Division of
Engineering & Roads

1026 W. Broadway Ave.
Spokane, WA 99260-0170
Contact Us
Skip Navigation Links
Print this page 
Email this page to a friend 

Your questions, comments, and suggestions about this page help us evaluate how well we are doing at providing clear and concise information.

The suggestion field is required. Please provide an email address or contact information if you would like a response.



Road Maintenance

Snow Plowing Priority Routes During snow events, Spokane County crews work in 12-hour shifts around the clock to ensure the entire 2,527 road system is plowed. Snow Plow Priority Routes Map.



Submit an email request for road maintenances services here:  Email Request


Winter Road Maintenance Snow Procedures

Winter is a challenging time for the Road Department, due to weather conditions which can change quickly and many major decisions must be made quickly with little information. When we are in a full snow removal campaign, we spend approximately $85,000 per day. Daily routine decisions are made by the district supervisors and foremen during the week. They have certain routes they check which gives them an indication of the road conditions.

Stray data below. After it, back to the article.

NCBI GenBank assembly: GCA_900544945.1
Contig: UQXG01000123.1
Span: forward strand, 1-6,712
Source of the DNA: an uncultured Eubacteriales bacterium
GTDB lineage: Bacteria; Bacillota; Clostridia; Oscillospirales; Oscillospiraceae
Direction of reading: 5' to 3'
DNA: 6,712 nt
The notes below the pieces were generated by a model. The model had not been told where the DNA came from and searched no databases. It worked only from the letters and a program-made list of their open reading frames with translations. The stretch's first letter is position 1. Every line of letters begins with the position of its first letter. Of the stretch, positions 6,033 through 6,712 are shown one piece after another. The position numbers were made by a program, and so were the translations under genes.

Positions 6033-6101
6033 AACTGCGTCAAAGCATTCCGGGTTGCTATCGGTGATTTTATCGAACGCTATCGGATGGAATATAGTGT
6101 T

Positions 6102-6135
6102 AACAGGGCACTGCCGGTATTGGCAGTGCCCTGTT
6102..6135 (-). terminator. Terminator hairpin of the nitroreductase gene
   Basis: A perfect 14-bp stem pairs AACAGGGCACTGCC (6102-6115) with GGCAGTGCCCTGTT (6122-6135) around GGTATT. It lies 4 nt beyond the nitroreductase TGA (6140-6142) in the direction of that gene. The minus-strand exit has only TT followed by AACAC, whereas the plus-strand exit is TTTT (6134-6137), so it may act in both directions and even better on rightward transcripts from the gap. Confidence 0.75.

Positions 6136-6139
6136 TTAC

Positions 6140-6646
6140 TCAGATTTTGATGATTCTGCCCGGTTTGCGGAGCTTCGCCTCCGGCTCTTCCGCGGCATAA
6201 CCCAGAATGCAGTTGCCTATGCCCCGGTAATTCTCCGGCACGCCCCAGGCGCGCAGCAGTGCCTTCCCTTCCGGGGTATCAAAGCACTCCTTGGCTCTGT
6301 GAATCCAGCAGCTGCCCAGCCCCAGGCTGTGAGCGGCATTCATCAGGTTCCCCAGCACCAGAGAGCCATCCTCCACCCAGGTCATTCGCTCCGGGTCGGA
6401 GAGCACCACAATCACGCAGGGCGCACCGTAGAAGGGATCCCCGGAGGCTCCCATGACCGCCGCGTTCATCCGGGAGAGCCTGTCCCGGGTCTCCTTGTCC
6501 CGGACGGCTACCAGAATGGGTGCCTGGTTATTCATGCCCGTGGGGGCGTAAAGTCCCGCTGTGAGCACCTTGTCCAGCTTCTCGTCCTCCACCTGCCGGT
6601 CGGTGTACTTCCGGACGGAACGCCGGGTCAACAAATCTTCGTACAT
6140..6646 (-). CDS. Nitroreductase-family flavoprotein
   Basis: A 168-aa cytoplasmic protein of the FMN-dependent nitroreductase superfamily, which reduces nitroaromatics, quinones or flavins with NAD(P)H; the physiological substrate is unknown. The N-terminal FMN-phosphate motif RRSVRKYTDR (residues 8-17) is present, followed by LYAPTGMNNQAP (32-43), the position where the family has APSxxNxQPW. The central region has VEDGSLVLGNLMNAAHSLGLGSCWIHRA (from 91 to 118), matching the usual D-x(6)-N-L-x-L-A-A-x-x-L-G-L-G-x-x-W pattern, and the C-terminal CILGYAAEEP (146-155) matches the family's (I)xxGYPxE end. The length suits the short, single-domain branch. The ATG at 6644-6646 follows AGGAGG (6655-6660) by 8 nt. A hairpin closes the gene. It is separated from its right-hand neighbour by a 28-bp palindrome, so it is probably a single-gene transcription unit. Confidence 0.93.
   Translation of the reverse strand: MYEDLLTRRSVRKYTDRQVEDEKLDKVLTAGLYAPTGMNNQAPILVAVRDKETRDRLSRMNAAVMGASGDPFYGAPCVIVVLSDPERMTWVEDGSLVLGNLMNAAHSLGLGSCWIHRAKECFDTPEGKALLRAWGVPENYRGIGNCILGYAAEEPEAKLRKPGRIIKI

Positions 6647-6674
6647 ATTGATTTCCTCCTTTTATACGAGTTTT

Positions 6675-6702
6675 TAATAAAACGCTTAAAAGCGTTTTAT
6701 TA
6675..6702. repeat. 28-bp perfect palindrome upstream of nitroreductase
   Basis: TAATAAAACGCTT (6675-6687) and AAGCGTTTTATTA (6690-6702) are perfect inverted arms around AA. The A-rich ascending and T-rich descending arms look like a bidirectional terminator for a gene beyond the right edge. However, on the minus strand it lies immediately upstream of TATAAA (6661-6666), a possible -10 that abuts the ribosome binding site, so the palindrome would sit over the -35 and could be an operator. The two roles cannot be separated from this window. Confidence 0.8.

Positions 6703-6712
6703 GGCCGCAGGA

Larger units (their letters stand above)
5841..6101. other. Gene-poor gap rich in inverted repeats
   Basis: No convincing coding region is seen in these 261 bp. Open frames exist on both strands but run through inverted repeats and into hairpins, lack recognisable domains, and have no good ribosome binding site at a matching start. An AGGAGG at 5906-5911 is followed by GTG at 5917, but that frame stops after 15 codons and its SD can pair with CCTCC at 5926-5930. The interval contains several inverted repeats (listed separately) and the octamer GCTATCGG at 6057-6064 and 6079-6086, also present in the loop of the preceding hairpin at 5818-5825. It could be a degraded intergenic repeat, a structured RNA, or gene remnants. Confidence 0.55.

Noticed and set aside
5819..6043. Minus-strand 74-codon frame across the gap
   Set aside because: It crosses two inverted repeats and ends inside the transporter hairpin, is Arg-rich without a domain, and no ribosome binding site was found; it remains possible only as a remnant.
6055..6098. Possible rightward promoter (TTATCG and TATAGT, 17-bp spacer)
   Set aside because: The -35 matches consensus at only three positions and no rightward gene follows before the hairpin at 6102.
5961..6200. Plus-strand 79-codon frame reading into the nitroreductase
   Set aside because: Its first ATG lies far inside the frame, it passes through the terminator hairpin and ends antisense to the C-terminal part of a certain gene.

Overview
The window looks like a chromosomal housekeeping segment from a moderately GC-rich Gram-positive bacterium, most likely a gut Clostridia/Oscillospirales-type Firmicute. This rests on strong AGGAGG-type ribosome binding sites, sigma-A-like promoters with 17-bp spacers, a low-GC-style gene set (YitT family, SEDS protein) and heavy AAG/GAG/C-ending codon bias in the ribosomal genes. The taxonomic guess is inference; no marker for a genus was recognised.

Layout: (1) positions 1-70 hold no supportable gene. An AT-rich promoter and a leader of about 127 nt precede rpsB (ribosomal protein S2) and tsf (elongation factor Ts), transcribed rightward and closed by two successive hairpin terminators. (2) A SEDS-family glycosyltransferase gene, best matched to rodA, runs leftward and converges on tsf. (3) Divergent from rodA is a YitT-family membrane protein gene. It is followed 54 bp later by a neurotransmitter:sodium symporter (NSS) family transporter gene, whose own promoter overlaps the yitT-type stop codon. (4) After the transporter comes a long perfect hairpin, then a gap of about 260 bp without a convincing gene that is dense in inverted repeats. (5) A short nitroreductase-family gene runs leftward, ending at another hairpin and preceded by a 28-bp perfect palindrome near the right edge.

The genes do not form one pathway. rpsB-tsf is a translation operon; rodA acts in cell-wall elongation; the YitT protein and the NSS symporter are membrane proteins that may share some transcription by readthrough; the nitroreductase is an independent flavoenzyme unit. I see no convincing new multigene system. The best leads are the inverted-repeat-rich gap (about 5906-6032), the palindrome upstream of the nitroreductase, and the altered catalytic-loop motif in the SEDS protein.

Usually, when two to four inches of snow have fallen, we plow. This is enough to create bad driving conditions and it should be plowed to avoid compact snow and ice conditions that require constant sanding. When we plow, we try to cut to the pavement floor. All of our decisions are based on the predicted effect on our arterials and on the hills. Flat residentials are not plowed with two to four inches unless there are two inches or more of snow accumulated from a previous snow. In all cases, we make a separate decision whether or not we will plow residential areas.